Happy New Year to you all, and sorry for being away from here so long.
So 2007 has arrived, and I have decided on my New Year's Resolutions for 2007.
Answer: none whatsoever, so I don't have to go through the demotivating experience of failure.
So what's happening in 2007? Well, in Ireland, the first main event looks like being the General Election, which will probably be in either April, May or June this year. It won't be too early in the year, because the weather won't be as good and that might cause a small turnout; and it won't be in July or August because many people go on holidays then as our schools will be closed. So my prediction is May.
What looks interesting about this year is the prospect of what the Irish Independent described last week as Ireland's "dirtiest" EVER General Election.
Fianna Fail, in their bid to stay in power, have engaged an American political consulting firm named Shrum, Devine, Donilan. And the largest opposition party, Fine Gael, have taken on board a different American firm of gurus, Greenberg, Quinlan, Rosner.
If you have an interest in psephology, I recommend visiting Elections Ireland, to which I have linked in the sidebar.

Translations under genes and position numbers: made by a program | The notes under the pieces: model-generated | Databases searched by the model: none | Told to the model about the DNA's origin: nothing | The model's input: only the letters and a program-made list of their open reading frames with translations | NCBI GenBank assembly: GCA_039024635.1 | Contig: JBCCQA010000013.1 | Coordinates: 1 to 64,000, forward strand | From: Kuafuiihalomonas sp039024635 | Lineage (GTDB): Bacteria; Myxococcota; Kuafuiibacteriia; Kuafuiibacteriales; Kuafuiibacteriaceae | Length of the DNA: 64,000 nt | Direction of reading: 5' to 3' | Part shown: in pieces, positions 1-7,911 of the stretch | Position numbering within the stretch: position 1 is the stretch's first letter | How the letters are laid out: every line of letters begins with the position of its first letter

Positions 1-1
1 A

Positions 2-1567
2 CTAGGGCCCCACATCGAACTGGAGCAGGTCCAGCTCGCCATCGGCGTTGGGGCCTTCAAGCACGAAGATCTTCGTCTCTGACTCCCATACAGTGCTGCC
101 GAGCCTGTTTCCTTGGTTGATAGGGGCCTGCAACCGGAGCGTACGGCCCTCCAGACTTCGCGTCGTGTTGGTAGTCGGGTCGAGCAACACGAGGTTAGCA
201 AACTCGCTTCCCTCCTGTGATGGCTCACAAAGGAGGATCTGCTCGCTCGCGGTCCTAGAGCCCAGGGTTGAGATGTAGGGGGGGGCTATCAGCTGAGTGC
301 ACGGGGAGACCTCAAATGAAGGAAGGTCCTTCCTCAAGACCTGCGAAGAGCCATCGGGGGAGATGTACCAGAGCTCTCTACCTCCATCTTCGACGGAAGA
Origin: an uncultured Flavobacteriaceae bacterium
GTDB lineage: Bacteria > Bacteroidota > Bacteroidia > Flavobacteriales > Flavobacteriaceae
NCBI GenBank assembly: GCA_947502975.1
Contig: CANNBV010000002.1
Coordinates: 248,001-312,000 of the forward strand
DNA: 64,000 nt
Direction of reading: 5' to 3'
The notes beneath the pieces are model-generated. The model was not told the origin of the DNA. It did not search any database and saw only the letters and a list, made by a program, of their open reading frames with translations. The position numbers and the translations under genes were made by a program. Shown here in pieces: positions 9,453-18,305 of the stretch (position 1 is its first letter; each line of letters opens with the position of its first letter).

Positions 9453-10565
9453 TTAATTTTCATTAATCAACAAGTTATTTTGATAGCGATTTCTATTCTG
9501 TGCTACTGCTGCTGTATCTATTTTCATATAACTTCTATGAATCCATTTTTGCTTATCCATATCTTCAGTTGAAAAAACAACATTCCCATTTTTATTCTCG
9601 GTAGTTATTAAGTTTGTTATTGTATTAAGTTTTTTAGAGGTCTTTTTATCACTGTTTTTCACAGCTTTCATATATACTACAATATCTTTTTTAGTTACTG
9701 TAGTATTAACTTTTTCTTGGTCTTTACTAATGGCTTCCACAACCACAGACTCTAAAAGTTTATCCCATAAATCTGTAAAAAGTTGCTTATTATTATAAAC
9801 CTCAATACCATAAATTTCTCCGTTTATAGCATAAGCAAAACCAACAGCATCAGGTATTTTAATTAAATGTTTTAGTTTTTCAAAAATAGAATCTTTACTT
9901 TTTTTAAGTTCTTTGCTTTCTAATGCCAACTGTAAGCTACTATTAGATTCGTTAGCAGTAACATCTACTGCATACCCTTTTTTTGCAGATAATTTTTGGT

Before the General Election, in Spring, we will have the Six Nations' rugby Championships, and a good performance here by Ireland could result in much hype and expectation for the Rugby World Cup in the autumn.
In Ireland, the "ordinary" people play Gaelic football, hurling, or soccer, and spectate at horse racing. Rugby was always just behind these in popularity, but the success in the last few years, culminating in Munster's European Cup success in 2006, has been a huge boost for the sport - and thus Ireland has not been left behind following the introduction of professionalism into the game.
I remember several years ago doing some research in the National Library in Kildare Street, when I accidentally came across an article in a sporting newspaper either from 1948 or 1949; I can't remember which but I'm pretty sure it was from whatever year Ireland won the Grand Slam. There was a photograph of the 15-man team, and an article describing the players, and also comparing them with past Irish players; but what I noticed most was that this piece had no reference whatsoever to a coach, trainer, or manager.
And of course, most especially we can look forward to the Cheltenham Festival in March.